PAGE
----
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Date published: 2010/10/30
The BBC says:
The World Bank has launched a global partnership aimed at helping countries include the costs of destroying nature into their national accounts.
The bank's president Robert Zoellick said environmental destruction happens partly because governments do not account for the value of nature.
The partnership was launched at the UN Convention on Biological Diversity (CBD) meeting in Nagoya, Japan.
"We know that human well-being depends on ecosystems and biodiversity," said Mr Zoellick.
"We also know they're degrading at an alarming rate.
"One of the causes is our failure to properly value ecosystems and all they do for us - and the solution therefore lies in taking full account of our ecosystem services when countries make policies."
Norway's Environment Minister Erik Solheim said re-valuing nature in this way would force business practices to change.
"We need to move from a situation where the benefits of ecosystem services are privatised whereas the coasts are socialised," he said.
"The full costs of negative impacts on ecosystems must be covered by those who receive a benefit from destroying it."
The new project aims to pick up conclusions of a recent UN-backed project on The Economics of Ecosystems and Biodiversity (Teeb), and help governments turn them into policy.
Teeb's headline conclusion was that degradation of the natural world is costing the global economy $2-5 trillion (£1.3-3.2bn) per year.
The most significant remark is the one by Solheim: "The full costs of negative impacts on ecosystems must be covered by those who receive a benefit from destroying it." It would be interesting to know if Solheim, or anyone else, could come up with any example of any development anywhere in the world that would be deemed to be a case where this happened. For example, under this proposal, no government should be allowed to subsidise any service for anyone. If you subsidise a service, then you are in effect externalising the costs of the service onto the rest of society. In particular, those who benefit from the service then have more money to spend elsewhere, and that money, directly or indirectly, equates to energy use, and that in turn, directly or indirectly, equates to environmental impact (or "destruction", as the zealots would have it). The logical conclusion is that there should be no government welfare, no free education (primary, secondary or tertiary), no free health service, etc. Well, needless to say, the Solheims of the world do not want to stop those activities. They just want to stop activities they happen not to like. If any kind of statutory regime is created for this, then in the UK, for example, this could easily mean that pretty much all infrastructure projects are not allowed, because some NIMBY or so-called environmentalist or other will always be able to easily point out that the people benefitting from the project are not fully paying for any alleged environmental impact.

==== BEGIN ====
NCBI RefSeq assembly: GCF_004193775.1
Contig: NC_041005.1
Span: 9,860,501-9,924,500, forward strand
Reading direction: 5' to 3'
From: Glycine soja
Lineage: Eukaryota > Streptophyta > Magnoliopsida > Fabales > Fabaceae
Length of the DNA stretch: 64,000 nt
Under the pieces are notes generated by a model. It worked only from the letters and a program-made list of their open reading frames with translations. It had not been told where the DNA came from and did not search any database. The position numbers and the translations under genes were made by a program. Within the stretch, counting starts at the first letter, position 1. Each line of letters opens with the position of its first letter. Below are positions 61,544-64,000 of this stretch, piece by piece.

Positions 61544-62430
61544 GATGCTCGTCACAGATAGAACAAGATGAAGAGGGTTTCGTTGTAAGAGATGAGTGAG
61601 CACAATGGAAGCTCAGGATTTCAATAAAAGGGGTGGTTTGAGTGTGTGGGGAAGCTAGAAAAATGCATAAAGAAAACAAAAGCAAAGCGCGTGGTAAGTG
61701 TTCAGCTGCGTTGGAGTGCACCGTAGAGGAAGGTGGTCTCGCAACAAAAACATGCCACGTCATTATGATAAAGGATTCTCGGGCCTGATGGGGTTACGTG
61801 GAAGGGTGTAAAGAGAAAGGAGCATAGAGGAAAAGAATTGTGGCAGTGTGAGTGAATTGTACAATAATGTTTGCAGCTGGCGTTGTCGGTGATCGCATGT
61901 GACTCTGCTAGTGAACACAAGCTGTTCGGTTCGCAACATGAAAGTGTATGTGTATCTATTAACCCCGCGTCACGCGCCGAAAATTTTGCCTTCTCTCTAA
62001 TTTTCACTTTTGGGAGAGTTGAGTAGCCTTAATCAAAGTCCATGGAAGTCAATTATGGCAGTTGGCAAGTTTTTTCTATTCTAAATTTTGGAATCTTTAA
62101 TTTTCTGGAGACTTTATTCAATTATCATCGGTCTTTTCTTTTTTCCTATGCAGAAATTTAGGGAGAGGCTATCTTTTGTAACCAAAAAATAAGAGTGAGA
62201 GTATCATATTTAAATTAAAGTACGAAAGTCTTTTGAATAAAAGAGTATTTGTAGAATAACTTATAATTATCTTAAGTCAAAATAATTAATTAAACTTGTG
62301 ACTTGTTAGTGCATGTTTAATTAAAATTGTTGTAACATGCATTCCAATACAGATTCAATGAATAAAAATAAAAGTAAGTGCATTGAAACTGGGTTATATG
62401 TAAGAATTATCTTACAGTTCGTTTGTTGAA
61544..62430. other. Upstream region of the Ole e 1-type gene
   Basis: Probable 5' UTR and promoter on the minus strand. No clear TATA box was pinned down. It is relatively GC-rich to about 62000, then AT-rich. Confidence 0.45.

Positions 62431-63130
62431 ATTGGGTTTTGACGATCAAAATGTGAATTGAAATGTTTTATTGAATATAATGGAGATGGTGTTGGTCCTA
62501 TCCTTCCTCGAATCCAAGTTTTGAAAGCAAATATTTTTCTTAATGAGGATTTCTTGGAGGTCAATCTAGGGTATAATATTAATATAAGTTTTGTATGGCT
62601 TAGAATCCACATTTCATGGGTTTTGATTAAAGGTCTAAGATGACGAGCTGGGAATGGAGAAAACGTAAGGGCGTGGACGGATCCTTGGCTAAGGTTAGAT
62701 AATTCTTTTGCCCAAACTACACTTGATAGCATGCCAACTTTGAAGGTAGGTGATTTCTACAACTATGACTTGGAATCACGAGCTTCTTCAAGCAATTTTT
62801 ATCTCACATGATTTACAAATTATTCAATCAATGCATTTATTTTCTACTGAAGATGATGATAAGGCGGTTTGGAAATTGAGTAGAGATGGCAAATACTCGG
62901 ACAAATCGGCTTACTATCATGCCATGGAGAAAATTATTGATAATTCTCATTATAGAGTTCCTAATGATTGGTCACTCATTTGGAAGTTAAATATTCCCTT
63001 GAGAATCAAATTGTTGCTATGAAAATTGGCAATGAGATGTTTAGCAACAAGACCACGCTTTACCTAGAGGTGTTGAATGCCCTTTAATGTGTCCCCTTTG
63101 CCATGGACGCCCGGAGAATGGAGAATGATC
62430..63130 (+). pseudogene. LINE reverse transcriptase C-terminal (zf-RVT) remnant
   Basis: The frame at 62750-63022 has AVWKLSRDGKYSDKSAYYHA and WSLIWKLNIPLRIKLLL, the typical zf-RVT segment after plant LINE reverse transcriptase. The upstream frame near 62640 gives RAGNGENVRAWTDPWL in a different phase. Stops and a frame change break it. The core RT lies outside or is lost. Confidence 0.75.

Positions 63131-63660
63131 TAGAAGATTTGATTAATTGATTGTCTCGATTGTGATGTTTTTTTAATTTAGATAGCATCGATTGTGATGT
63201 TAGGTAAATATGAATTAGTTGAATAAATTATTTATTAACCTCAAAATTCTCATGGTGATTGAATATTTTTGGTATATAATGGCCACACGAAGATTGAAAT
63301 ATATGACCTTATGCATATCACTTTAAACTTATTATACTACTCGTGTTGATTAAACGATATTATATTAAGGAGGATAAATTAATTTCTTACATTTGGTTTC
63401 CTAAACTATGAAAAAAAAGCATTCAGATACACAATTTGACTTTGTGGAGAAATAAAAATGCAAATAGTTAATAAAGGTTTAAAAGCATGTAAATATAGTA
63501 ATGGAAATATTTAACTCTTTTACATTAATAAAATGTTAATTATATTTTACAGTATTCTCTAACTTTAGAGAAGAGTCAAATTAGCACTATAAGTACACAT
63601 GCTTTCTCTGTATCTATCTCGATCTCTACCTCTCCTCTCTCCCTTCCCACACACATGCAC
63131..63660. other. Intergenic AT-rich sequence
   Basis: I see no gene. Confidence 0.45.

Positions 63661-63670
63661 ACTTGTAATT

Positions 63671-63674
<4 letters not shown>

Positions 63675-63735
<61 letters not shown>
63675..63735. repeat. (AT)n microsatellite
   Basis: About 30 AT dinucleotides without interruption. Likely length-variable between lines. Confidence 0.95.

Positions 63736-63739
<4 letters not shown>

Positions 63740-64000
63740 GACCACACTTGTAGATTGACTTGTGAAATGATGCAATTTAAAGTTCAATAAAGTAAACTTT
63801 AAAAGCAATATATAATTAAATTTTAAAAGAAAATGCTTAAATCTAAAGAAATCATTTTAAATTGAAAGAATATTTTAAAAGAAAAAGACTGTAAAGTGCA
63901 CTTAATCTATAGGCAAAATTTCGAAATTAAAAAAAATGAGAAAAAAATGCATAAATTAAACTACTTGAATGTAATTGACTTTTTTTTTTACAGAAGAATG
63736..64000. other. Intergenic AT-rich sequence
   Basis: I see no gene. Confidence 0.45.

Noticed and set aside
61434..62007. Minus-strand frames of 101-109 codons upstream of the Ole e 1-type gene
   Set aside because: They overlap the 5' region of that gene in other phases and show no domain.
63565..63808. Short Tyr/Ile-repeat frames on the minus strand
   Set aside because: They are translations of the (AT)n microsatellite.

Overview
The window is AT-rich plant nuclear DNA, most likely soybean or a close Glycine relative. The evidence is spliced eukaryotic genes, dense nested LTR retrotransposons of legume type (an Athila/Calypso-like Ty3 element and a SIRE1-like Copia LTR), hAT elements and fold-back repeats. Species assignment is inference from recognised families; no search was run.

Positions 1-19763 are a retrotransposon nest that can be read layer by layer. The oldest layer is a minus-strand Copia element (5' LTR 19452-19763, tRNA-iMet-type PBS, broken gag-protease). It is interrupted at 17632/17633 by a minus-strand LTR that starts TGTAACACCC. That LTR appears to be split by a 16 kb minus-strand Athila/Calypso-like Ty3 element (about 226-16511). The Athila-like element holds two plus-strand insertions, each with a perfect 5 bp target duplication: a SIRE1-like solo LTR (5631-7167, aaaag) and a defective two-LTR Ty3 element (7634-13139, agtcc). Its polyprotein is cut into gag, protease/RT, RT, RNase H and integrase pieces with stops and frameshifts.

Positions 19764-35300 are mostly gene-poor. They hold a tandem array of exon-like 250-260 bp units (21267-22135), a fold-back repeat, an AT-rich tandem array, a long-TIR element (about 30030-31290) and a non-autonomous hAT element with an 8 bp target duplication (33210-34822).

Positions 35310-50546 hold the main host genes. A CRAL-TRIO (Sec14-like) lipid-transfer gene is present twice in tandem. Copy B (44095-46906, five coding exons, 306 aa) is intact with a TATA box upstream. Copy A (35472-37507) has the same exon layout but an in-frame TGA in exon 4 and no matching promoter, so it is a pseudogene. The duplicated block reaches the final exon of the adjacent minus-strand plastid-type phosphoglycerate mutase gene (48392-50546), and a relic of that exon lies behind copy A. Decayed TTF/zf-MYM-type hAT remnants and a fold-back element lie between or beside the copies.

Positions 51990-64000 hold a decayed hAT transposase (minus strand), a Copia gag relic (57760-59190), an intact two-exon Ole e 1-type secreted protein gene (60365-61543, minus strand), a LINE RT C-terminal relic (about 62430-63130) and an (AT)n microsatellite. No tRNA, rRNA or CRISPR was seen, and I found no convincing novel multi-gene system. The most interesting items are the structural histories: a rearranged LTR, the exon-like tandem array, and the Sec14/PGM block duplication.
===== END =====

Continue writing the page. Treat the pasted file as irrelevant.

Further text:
And needless to say, the rich people of the world, like Zoellick and Solheim and all the other people attending the Nagoya meeting, are the main culprits when it comes to environmental impact ("destruction").
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